Years ago when I was a youngster riding exotic Italian motorcycles in England there were quite a few cheap East European imports, MZ two strokes from East Germany and Jawa motorcycles from Czechoslovakia. The Berlin Wall came down and all the economic advantages of Communist imports evaporated with the countries they came from. Except...MZ came back as a German brand with modern machines and were even imported briefly to he US. Jawa on the other hand is still going strong with a niche market in England, much the way the Indian brand Royal Enfield is creating its own niche in the First World. Of course a two stroke 350cc twin is not going to set the US on fire but when I saw this picture on Real Classics I was reminded once again how nostalgic I am getting about motorcycles in my old age. A Jawa 350 is good for 80 miles per hour flat out, but with a sidecar, I wonder if it will cruise at 60? Cheyenne and I aren't lightweights either...
If you desire three wheels on your wagon and are seeking traditional style, then F2 Motorcycles have just the job: their new Jawa Retro Sidecar Combination. This uses the current Jawa 350 Retro two-stroke motorcycle matched with a purpose-designed all-steel sidecar. The sidecar is mounted high and with very little axle lead, a set-up much loved back in the golden days of the sidecar. Back then bikes were relatively slow, so lightweight, low speed steering was more important than high speed straight line stability. Modern sidecars tend to be mounted lower and much further forward, but F2 wanted to recreate the feel as well as the look of yesteryear's outfits.
The outfit as pictured costs 6200 pounds in England, almost ten grand in the US, though I have noticed over the years that prices tend to be equal in each market so I'd like to think that in the US if this delight ever came here -not likely!- it might cost $6200. That would be interesting... And if you are in the tiny minority that might agree check this page out: Jawa UK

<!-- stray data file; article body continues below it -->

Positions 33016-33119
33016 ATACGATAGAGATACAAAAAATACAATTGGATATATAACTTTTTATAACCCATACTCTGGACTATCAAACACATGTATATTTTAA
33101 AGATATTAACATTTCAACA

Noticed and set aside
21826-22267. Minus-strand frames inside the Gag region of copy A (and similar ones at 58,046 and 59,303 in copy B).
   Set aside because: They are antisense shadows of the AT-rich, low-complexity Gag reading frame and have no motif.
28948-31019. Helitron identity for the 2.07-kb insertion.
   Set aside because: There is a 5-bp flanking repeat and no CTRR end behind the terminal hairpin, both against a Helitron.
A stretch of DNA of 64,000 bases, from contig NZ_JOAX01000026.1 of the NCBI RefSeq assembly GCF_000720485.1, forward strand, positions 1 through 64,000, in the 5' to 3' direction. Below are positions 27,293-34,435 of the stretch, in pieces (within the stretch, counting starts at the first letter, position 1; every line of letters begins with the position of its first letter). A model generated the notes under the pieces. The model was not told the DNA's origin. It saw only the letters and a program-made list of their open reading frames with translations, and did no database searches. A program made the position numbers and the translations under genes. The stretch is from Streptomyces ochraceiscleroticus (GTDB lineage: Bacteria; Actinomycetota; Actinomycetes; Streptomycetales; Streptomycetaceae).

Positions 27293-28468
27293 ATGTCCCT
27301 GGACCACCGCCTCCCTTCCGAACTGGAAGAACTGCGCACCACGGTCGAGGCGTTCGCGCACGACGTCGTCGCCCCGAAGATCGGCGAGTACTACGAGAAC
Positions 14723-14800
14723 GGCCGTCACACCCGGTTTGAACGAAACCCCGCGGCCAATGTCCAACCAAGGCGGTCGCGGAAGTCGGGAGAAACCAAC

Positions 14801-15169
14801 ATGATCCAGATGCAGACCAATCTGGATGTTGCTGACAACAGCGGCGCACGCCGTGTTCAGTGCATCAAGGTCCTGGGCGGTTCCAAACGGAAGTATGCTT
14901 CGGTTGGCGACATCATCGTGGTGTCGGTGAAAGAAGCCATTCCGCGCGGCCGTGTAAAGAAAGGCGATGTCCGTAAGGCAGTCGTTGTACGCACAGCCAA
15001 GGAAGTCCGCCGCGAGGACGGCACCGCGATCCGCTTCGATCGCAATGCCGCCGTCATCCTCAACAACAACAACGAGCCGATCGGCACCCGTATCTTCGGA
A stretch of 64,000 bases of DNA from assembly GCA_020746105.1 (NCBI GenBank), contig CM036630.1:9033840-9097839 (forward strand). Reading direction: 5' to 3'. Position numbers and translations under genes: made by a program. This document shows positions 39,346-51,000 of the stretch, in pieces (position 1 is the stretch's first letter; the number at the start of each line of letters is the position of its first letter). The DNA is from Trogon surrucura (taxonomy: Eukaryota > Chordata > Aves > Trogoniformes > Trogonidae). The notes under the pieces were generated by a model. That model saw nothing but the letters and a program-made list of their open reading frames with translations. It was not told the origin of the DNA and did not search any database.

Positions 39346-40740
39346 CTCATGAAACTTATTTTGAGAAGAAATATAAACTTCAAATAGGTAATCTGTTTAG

My buddy Jiri, he who keeps my two wheelers running at his shop on Stock Island grew up near Brno in Czechoslovakia under Soviet rule and he longed for the bikes I was able to see and ride in the West. Nowadays he likes to ride on the track at Homestead and elsewhere and his engine of choice is a four cylinder Japanese classic style. He is not fond of two strokes, so while he thinks my preference for the twin cylinder Bonneville is eccentric, my desire for a two stroke Vespa fills him with horror. I call it my Trabant, the infamous two stroke East German car, the greatest wheels a Communist citizen could aspire to in the years before 1989.
So, yes, my desire for Jawa 350 Retro is nothing more than a fantasy. but for those too young to remember two stroke touring bikes, simplicity was their virtue, and the older I get the more simplicity seems desirable. Hence my desire for my two stroke Vespa, which I hope will become real in a few short weeks.